This also dovetails back to Mr. Murphy's question, so I want to make sure I answer both of them at the same time, because I think they're similar.
Right now there's a nice balance that is struck. If a young person, for example, commits a very violent crime, and is out on the lam, so to speak, and there's a real risk to the public because this person is armed and dangerous, or potentially a risk to the public, then there's a discretion. The crown attorney and the police apply for an order, they lift the publication ban, it's very tightly monitored in terms of how long the publication ban can be lifted for, it hits the newswires, they end up catching the person--and usually when they're young people they're not going very far, because they have a very small circle to go in--and then the ban is removed. If after, for example, 24 hours, which is when the order would be enforced, they haven't found the young person by that point, they go back to court, it's judicially supervised, and there's a request made to extend that order, and that's exactly what's done.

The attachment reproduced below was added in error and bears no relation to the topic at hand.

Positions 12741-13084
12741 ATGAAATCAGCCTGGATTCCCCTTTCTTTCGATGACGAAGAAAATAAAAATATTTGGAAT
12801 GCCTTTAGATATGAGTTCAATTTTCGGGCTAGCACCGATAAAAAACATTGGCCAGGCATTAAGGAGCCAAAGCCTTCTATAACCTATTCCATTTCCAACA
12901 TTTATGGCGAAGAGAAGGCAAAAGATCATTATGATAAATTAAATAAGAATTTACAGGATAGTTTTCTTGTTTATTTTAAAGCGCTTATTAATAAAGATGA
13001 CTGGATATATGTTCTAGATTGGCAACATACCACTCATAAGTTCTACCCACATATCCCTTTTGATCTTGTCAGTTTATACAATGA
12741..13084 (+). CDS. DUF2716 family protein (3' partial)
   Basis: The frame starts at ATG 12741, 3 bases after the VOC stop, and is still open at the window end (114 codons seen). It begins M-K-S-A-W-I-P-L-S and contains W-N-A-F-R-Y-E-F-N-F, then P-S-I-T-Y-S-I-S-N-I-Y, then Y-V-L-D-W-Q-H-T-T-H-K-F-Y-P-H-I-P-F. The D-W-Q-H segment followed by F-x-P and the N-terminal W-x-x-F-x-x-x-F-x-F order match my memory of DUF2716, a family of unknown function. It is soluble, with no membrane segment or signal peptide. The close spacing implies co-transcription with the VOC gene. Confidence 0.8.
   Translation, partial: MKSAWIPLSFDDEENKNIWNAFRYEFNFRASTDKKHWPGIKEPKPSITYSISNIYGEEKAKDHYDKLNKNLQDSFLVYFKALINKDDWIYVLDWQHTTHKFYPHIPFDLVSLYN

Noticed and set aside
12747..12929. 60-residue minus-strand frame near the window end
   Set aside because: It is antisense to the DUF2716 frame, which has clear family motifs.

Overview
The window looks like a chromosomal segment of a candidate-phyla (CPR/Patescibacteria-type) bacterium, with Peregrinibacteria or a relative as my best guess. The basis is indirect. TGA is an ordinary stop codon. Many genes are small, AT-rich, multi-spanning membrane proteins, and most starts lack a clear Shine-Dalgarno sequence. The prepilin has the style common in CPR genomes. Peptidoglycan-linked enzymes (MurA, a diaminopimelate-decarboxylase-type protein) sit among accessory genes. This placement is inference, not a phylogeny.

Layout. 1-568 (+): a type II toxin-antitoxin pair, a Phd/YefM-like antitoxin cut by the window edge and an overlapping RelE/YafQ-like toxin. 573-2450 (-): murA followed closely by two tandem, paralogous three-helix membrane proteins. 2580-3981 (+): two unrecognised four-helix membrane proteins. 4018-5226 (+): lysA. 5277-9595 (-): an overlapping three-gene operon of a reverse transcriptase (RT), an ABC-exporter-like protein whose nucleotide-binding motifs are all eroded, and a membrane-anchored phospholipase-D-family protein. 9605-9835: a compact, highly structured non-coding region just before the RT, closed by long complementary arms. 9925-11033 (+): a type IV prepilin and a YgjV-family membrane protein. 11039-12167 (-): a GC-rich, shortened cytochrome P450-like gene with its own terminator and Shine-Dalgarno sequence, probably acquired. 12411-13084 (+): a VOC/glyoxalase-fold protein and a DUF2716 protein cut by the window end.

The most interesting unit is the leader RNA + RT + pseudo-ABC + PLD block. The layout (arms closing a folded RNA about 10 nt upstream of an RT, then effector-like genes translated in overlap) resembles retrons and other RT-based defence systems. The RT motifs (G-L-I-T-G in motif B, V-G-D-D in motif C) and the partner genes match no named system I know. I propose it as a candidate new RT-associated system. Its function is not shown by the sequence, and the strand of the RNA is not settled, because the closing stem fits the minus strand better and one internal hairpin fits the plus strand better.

So those are the kinds of circumstances right now where it works, and I think it probably works quite well.
The issue with broadening the publication ban—and this is to Mr. Murphy a little bit too, and I think you know the witness over here had a lot of interesting things to say from a very first-hand perspective—is right now the YCJA is about rehabilitation and reintegration, and what we heard is if you lift the ban what you do is you inhibit the ability of a young person to reintegrate. So what you're doing, in a sense, by lifting a ban is you're undercutting one of the primary driving principles of the YCJA, and I think that's a fundamental concern.